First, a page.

“Just” 50% of the American Labor Force are offered a 401K in which to set aside money in for retirement. The maximum contribution to date for most who have a 401k is $18,000 annually with an exception for older workers who get bumps up to $24,000 annually, if . . . if you are making enough to be able to set aside the initial amount and more if older. It is a tease from the beginning and worse now with stagnant incomes. If I do not set a minimum aside, I am in deeper trouble when I am older. If I do set this aside now and I have a college loan, can I have a life, married life, and a family? Which would you choose if the potential was there to set this aside now? The choices are not easy and we are seeing the results as more people go on SS with college loans still outstanding and have their SS garnished to pay them off.

Top Ten CEO (Clink on the chart to make it larger and for clarity.)

As the report details, CEOs have few if any limits to set aside taxable retirement income and more have the income to set aside. As a perk, many CEOs are given tax deferred accounts in which companies do not pay taxes until the funds are withdrawn. In the mean time the executives benefit from tax free compounding investment returns. As proposed if President Trump decides to do so, a reduction in the maximum income tax bracket from 39% to 33% because it might (laughing) create jobs, the very same executives stand to make an unearned jump in income. “At a 39.6 percent income tax rate, they would owe $1.2 billion to the IRS and at a 33 percent rate, they would owe $979 million, for a combined savings of $196 million.”

Whether $1.2 billion or 979 million, $millions in taxes are lost yearly to states and the federal government due to Tax-Deferred accounts.

• In 2007, the Senate passed a minimum wage bill that would have limited annual executive pay deferrals to $1 million, but the provision was dropped in the conference committee. According to the Joint Tax Committee, the measure would’ve saved taxpayers $806 million over 10 years.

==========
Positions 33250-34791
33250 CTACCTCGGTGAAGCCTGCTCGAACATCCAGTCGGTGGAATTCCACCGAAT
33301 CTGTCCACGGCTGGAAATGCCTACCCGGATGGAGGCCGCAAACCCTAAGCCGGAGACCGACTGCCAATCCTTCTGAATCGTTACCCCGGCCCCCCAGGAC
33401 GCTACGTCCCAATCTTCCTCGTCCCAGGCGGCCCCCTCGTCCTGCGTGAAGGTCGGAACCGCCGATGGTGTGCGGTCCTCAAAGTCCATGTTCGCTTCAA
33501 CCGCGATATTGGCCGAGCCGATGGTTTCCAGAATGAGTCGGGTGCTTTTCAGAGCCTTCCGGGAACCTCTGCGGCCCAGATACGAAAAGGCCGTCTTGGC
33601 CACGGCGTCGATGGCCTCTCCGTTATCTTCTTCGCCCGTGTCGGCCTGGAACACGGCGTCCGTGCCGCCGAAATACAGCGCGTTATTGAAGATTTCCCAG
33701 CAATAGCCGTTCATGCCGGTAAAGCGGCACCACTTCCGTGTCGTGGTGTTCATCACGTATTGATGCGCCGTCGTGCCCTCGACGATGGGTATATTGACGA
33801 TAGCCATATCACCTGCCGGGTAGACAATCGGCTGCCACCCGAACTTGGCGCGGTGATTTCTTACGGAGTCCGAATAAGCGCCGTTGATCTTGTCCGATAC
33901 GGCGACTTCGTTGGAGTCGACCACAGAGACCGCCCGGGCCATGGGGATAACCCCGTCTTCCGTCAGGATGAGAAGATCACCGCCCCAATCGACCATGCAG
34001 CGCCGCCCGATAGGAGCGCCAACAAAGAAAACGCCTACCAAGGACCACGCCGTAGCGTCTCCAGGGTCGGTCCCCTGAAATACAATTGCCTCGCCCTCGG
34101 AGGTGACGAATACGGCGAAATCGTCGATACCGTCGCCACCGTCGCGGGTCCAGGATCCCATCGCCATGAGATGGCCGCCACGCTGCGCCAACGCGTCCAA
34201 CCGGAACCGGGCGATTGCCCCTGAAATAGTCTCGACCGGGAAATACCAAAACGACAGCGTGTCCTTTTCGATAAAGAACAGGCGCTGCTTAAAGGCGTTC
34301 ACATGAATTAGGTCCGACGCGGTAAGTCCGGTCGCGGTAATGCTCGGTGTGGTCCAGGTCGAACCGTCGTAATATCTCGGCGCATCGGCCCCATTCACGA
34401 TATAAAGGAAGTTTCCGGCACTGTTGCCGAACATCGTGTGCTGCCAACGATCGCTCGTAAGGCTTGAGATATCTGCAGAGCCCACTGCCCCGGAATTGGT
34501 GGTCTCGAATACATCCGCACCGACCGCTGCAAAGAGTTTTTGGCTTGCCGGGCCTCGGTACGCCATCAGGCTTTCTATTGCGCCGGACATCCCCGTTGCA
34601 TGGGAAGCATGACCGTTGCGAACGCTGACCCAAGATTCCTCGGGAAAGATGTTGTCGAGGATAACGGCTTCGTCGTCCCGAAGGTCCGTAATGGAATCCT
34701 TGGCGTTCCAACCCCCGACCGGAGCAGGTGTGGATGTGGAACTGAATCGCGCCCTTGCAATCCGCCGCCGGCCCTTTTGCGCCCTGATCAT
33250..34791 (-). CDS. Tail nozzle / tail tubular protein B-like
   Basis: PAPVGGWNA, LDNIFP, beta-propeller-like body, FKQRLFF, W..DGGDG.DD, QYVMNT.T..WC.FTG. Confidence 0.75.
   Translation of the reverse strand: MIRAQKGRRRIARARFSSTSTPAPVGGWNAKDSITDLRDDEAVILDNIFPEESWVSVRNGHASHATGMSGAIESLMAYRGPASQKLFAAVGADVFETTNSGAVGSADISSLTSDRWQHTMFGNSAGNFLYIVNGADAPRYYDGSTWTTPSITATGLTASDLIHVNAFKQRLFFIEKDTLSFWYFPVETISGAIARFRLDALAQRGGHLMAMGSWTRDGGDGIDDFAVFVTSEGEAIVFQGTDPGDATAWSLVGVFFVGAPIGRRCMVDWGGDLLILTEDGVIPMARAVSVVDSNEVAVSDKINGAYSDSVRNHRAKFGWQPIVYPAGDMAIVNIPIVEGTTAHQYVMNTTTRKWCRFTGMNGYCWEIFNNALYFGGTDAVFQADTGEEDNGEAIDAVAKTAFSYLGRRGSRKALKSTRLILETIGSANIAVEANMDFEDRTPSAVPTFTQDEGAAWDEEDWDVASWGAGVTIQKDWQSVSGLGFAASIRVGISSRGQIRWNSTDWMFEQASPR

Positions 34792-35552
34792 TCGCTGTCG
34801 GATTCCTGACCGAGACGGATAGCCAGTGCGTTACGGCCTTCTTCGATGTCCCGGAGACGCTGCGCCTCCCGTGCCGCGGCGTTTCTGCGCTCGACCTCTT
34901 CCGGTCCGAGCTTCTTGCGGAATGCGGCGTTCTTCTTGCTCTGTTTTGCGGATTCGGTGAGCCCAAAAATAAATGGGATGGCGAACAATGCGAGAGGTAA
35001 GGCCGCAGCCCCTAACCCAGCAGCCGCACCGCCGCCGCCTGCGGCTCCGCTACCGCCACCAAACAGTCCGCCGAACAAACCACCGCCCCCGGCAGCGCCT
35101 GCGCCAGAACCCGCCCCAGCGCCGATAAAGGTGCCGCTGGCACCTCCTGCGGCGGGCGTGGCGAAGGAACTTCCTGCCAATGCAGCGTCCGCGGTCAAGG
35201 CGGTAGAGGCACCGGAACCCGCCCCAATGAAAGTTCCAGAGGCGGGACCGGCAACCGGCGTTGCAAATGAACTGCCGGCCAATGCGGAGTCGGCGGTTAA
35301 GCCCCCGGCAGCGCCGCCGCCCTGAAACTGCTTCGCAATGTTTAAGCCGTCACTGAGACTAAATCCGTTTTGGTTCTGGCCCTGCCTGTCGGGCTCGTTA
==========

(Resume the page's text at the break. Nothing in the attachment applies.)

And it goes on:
• In 2015 alone, 215 Fortune 500 CEOs invested a combined $227 million more of their pre-tax income in these plans than they would have been able to invest if they’d been subject to the maximum $24,000 cap that applies to ordinary workers. If they had been subject to this limit, they would’ve owed the U.S. Treasury $90 million more in income taxes last year.

What is surprising is how many are willing to defend this type of compensation calling it theft if taxed. Yet this type of compensation is limited to 1% of the population and numbering less than 1 million people. At the same time, the same people defending huge salaries will decry the loss of jobs in the US going overseas or automated which many executives are handsomely compensated for in the name of cutting cost and increased profits. We also have a president today who is promoting a populist agenda and telling people he will bring back the jobs whether automated out of existence or resourced out of the country by the executives of companies. While there may be a few jobs saved over the next 4 years, most will still be quietly moved or automated.

I am sure you have noticed the all star team for promoting the well being of the nation beyond what Sarah Anderson and Scott Klinger of the Institute of Policy Studies has reported on is being assembled in Washington DC by President D. Trump. Beyond the scapegoating and misdirection promulgated by President Trump in his inaugural speech, this team is just another example of chutzpah beyond Trump’s absolutely, awesome, and amazing (it will be great) standards expressed during the runup to a momentous inaugural day. As identified, there is a group of people who have been sucking up the economic gains that should be going to the middle class and President Trump has surrounded himself with them . . . the billionaires and multi-millionaires in his cabinet. No other populist administration has gone to this extreme in selecting a group so dedicated to their own well being.